Nepal is not dangerous, no matter what the press says or what you may think. It’s where I started the Jomsom trail, one of the great experiences of my life. Pokhara is picture perfect, a tiny little town surrounding a lovely lake with Machupuchari in the background. Again, do a Google Image search and be prepared to be wowed. The Nepalese are wonderful cooks and innkeepers, and they will treat you right. Everything is cheap as can be.
Lake Toba, Indonesia
Sumatra is the sixth largest island in the world. In the midst of it is Lake Toba, and in the center of this is a lovely little tropical island. Accommodations are more than comfortable and the architecture is very unique. People play chess a lot, and the loser normally has to give the winner a back rub. The food is good, and everything is super cheap. The locals have a fascinating culture. Just a few generations back, they were cannibals. If they’re really sore at someone, they’ll say “I pick the flesh of your ancestors from between my teeth.” These days though, the place is safe as can be.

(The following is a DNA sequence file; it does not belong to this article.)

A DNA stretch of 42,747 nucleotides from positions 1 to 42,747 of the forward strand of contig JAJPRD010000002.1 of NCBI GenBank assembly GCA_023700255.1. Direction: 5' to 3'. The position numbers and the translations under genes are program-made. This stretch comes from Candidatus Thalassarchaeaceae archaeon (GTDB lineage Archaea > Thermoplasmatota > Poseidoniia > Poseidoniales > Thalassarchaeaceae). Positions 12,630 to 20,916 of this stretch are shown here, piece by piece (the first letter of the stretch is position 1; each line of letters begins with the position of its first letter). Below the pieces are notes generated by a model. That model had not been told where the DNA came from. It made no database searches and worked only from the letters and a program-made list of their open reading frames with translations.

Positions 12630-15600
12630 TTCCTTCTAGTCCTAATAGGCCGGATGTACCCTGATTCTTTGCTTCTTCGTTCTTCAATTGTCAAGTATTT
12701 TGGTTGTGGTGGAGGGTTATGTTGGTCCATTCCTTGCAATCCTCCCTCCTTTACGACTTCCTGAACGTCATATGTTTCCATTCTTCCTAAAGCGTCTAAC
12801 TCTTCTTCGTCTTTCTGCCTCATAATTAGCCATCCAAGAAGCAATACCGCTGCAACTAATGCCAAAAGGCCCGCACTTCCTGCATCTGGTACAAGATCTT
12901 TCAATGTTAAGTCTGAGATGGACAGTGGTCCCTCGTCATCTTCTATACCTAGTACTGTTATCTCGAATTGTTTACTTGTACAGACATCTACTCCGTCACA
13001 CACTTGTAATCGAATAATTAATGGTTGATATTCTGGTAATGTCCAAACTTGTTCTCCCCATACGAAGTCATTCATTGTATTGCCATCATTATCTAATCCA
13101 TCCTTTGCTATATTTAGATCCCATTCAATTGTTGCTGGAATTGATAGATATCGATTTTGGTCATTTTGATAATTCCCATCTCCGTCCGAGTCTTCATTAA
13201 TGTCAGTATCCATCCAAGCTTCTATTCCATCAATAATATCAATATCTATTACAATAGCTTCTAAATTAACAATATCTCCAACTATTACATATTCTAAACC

Even though westerners have been coming here since the thirties to live in Bali, the Balinese are still gracious to strangers. There’s a tradition of art, music, puppetry, and dance that is truly unique. Everyone seems to be an artist of some kind, and people care deeply about beauty. You’ll be amazed by how gorgeous your little rented house or hotel room is. Prices are ultra cheap, so as long as you stay away from the international style hotels, you can get by for very little.
The town of Ubud in the highlands is a nice choice. The food is out of this world and very inexpensive. If the main street in town is too busy for you, just do an about face, pace off 300 yards through the rice patties, and you’ll be surrounded by tranquility. Some people have moved on from Bali to the next island, Lombak. Parts are as beautiful as Bali and less crowded, but it doesn’t have the lovely Balinese culture. Stay out of Kuta Beach, which is awful anyway, and you’ll be safer than you would be living in a little town in Nebraska.
Story by John Linnemeier. Pick his book up at Amazon.
Photos are Flickr Creative Commons shots, courtesy of the photographers. Click on the individual photos for their portfolios.